Lim isn’t about accomplishments or narrative. I don’t need to necessarily care about my cube to find the game’s value. What matters is that I translate my feelings and my experience of this simple maze into the less-than-simple reality it represents.  The space within the maze is both the physical- and identity-space people traverse everyday.  The blue and brown cubes are the “accepted” colors, the accepted identities (specifically gender and sexual) that society and its privileged constructs endorse. Your cube, the color-changing one, doesn’t conform to the limitations given.  It’s something else–a queer identity that doesn’t fit into the two-toned binary that, according to society, constitutes what is “normal” or “good.” And this game is ALL about space.  The maze, the space you traverse, has a limited direction you can go in but is, in and of itself, easy to go through…until you meet the other cubes. Like in society and the gaming industry, there is no space inherently given to queer people or games that they haven’t had to find, create, or reclaim for themselves.  And that process comes with resistance.  And that thought segways nicely into…

Dys4ia

Dys4ia, an interactive autobiographical game by Anna Anthropy, documents the designer’s experience as a transwoman with hormonal replacement therapy.  The game has a set narrative that you use arrow keys to click through and to interact with.  The game has received high praise, especially from gamers who have been waiting for not only a game centered on a trans-person’s experience but also the honesty and relatability that such a personal narrative provides.  However, it also received intense criticism, even from within the game industry, excluding players.  In an interview with Anthropy, she responded to a question about her greatest frustration working in the game space:

Right now, it’s “Is this really a game? Isn’t it just an interactive movie?” Conventional gamers are threatened by the lack of challenge in a game, like dys4ia, in which scenes progress regardless of whether or not the player fails, as though the game has failed to validate their masculinity in some essential way. All my game has failed to do is waste the player’s time. Games are defined by the player’s interaction with rules, not by her struggle with challenge – in fact, I feel challenge often gets in the way of the experience a game is trying to create, rather than aiding it. (Anthropy gamesforchange.org)

Even within the game industry, rules are placed on using unconventional design methods.  To tell an atypical story in games, Anthropy chose an atypical method.  But the gaming space is primarily catered by and to cisgender, heterosexual males who dislike games that they cannot conquer.  You finish Dys4ia by experiencing it.  You move from slide to slide by holding one of the arrow keys long enough, and sometimes you don’t even have to do anything at all.  Anthropy wanted the story–her story–to be absorbed and not muddled or distracted from with self-interested challenges.  The narrative was her space, and all players had to progress through it.  And in a rather ironic turn of events, many players couldn’t handle being pushed through a space or a story that wasn’t about them or didn’t specifically cater to their identities.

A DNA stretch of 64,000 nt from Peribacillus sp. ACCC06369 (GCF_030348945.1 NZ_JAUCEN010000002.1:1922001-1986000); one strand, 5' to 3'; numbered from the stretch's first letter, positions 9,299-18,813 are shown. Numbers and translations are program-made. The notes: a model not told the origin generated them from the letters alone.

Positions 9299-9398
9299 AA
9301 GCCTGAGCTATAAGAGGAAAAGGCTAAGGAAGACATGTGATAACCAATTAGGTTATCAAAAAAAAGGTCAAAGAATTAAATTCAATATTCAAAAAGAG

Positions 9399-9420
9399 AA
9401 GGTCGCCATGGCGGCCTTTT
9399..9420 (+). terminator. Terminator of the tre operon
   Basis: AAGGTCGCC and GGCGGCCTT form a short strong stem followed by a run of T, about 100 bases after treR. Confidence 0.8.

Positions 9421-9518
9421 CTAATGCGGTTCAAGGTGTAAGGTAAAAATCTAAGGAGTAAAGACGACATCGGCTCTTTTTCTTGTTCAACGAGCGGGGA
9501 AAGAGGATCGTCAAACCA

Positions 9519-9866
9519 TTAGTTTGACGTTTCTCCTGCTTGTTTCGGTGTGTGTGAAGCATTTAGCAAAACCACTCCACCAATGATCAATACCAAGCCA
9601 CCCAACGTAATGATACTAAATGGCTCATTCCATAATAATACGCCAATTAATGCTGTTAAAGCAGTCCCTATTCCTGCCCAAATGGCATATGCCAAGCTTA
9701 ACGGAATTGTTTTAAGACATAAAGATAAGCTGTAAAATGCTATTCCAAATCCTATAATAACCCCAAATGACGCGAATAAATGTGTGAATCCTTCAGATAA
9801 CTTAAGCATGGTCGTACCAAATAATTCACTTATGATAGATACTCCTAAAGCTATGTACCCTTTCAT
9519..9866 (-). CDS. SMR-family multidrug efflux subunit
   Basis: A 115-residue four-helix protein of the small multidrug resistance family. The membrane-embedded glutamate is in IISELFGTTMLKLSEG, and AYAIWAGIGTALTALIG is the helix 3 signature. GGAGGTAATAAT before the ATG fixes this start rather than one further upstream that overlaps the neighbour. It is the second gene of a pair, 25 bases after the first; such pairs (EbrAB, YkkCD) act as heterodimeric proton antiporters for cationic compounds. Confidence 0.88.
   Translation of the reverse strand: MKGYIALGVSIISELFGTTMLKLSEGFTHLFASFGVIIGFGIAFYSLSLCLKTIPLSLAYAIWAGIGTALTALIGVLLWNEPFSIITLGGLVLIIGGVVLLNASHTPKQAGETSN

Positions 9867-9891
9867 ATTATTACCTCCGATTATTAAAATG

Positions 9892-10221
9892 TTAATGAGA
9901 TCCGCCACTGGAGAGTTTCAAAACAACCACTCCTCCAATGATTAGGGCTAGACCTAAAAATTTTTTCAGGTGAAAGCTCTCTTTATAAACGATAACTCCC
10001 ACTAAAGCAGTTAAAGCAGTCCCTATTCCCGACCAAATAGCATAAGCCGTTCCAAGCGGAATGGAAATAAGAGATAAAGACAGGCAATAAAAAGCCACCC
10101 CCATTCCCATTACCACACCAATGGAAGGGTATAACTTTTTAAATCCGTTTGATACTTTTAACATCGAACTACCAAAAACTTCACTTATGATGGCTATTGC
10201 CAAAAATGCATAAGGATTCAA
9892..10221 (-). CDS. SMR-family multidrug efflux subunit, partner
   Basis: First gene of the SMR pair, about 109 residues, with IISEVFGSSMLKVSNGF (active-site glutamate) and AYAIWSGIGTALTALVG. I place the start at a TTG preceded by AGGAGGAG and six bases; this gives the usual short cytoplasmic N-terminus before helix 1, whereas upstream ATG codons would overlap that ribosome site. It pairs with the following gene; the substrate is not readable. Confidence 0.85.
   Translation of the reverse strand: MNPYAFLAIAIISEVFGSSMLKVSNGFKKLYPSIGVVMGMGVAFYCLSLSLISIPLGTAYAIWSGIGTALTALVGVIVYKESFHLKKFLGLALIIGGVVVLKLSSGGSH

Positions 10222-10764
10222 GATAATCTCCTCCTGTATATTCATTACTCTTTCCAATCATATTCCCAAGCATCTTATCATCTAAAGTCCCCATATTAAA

Mainichi

Mainichi‘s unique play on space deals with how many times and how many ways you manipulate the same space with specific limitations.  The story always begins the same: you are Mattie, a transwoman, and you are going to meet your friend for coffee.  After you do meet your friend for coffee, the day starts over again, as many times as you’d like.  You have limited time before you go, so you can only complete three tasks in your house before it’s time to leave.  The house is your space to manipulate; you decide which three tasks are most important to you.  You can get dressed, eat, play a video game (and there’s a nice little Dragon Age II easter egg there), or clean up (which includes bathing and make-up. You can only put on make-up if you bathe, so that takes up 2 tasks).  While there are options within your own home/space, there are really only two general outcomes once you leave.

Option 1: If you choose to focus on appearance and you go all out and bathe, dress up, and put on make-up, the crowds you pass as you go to the shop will all be passive, the barista you flirt with will respond positively and recognize you as a woman, but your friend (at the end of the conversation) will end up deflating your emotional high by reminding you that the barista will probably reject you once he finds out you’re trans.